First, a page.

The work concentrates on few important tasks in enabling techniques for search of superconducting compressed hydrogen compounds and pure hydrogen, investigation of mechanisms of high-Tc superconductivity, and exploring new superconducting materials. Along that route we performed several challenging tasks, including discovery of new forms of polyhydrides of alkali metal Na at very high pressures. These experiments help us to establish the experimental environment that will provide important information on the high-pressure properties of hydrogen-rich compounds. Our recent progress in RIXS measurements opens a whole field of strongly correlated 3d materials. We have developed a systematic approach to measure major electronic parameters, like Hubbard energy U, and charge transfer energy Δ, as function of pressure. This technique will enable also RIXS studies of magnetic excitations in iridates and other 5d materials at the L edge, which attract a lot of interest recently. We have developed new magnetic sensing technique based on optically detected magnetic resonance from NV centers in diamond. The technique can be applied to study superconductivity in high-TC materials, to search for magnetic transitions in strongly correlated and itinerant magnetic materials under pressure. Summary of Project Activities; development of high-pressure experimentation platform for exploration of new potential superconductors, metal polyhydrides (including newly discovered alkali metal polyhydrides), and already known superconductors at the limit of static high-pressure techniques; investigation of special classes of superconducting compounds (high-Tc superconductors, new superconducting materials), that may provide new fundamental knowledge and may prove important for application as high-temperature/high-critical parameter superconductors; investigation of the pressure dependence of superconductivity and magnetic/phase transformations in 3d transition metal compounds, including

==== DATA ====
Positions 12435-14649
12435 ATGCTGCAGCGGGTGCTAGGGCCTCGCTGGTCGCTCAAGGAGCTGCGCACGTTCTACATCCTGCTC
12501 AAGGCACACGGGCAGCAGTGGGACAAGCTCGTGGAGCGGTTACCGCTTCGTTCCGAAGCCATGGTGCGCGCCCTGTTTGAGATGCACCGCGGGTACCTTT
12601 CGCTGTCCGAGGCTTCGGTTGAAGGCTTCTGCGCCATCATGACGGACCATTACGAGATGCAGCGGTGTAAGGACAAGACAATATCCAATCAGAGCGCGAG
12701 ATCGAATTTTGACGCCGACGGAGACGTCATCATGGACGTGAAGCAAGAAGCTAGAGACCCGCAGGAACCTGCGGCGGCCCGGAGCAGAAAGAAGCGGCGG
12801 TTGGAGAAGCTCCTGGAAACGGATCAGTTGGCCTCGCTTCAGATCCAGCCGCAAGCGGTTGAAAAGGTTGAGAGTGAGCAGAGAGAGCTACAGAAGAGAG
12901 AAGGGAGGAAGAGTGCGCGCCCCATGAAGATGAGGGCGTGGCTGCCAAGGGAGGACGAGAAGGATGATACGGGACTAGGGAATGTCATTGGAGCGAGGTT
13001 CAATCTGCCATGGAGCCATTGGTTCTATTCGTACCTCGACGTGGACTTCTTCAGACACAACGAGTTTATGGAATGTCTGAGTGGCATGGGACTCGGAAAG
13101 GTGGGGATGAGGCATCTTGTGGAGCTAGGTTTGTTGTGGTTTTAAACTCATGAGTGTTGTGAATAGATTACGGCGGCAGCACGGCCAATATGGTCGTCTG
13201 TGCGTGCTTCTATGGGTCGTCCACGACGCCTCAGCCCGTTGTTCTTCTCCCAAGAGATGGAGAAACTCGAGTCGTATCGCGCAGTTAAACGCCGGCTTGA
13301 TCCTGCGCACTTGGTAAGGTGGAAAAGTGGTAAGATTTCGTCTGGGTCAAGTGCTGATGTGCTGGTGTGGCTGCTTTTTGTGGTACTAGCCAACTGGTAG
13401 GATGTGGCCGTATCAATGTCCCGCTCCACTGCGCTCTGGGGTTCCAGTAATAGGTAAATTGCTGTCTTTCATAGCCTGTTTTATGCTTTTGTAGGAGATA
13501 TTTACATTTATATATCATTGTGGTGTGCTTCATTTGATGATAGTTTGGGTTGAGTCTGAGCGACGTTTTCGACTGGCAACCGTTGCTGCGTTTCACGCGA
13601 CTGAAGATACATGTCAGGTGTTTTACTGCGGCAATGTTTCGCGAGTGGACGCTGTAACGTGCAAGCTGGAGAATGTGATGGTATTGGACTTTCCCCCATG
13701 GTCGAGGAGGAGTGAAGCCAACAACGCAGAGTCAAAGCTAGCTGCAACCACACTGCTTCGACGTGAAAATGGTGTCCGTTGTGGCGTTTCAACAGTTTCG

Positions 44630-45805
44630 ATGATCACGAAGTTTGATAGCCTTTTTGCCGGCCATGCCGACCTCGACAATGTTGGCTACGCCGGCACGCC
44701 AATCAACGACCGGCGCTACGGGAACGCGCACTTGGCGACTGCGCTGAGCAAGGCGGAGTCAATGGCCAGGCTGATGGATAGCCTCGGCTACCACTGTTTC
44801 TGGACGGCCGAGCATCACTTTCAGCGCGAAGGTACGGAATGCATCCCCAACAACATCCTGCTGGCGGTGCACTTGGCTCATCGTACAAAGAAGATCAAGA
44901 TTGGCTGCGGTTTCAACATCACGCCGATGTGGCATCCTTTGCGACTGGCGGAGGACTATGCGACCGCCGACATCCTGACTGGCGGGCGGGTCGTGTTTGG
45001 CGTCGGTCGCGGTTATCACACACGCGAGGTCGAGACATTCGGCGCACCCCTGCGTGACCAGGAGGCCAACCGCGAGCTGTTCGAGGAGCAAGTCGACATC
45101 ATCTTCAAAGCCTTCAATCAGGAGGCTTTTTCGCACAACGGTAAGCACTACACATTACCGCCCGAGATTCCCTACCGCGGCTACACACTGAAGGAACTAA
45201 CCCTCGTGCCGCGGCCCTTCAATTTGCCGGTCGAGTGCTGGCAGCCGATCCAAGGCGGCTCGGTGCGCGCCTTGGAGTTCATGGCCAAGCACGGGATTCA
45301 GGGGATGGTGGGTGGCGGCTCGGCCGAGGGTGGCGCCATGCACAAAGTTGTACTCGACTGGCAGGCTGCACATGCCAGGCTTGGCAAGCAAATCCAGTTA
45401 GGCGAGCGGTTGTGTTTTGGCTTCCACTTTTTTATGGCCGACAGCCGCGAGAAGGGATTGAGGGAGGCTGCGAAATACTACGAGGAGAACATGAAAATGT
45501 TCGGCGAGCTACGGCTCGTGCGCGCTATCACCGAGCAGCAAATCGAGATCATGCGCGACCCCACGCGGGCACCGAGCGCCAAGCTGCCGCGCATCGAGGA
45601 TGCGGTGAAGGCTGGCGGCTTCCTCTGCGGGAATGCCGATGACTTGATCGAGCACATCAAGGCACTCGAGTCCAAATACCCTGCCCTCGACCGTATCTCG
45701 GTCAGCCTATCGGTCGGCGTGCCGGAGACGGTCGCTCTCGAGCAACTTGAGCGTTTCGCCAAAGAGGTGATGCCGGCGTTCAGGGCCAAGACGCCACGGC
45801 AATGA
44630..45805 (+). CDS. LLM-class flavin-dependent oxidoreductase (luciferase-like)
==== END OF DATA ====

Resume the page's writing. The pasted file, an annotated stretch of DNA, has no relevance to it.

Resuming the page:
6. Inspection technology for high pressure pipes

    Kim, Jae H.; Lee, Jae C.; Eum, Heung S.; Choi, Yu R.; Moon, Soon S.; Jang, Jong H

    2000-02-01

    Various kinds of defects are likely to be occurred in the welds of high pressure pipes in nuclear power plants. Considering the recent accident of Zuruga nuclear power plant in Japan, reasonable policy is strongly requested for the high pressure pipe integrity. In this study, we developed the technologies to inspect pipe welds automatically. After development of scanning robot prototype in the first research year, we developed and implemented the algorithm of automatic tracking of the scanning robot along the weld line of the pipes. We use laser slit beam on weld area and capture the image using digital camera. Through processing of the captures image, we finally determine the weld line automatically. In addition, we investigated a new technology on micro systems for developing micro scanning robotic inspection of the pipe welds. The technology developed in this study is being transferred to the industry. (author)

  7. Radioresistance increase in polymers at high pressures

    Milinchuk, V.; Kirjukhin, V.; Klinshpont, E.

    1977-01-01

    The effect was studied of very high pressures ranging within 100 and 2,700 MPa on the radioresistance of polytetrafluoroethylene, polypropylene and polyethylene in gamma irradiation. For experiments industrial polymers in the shape of blocks, films and fibres were used. It is shown that in easily breakable polymers, such as polytetrafluoroethylene and polypropylene 1.3 to 2 times less free radicals are formed as a result of gamma irradiation and a pressure of 150 MPa than at normal pressure. The considerably reduced radiation-chemical formation of radicals and the destruction suppression by cross-linking in polymers is the evidence of the polymer radioresistance in irradiation at high pressures. (J.B.)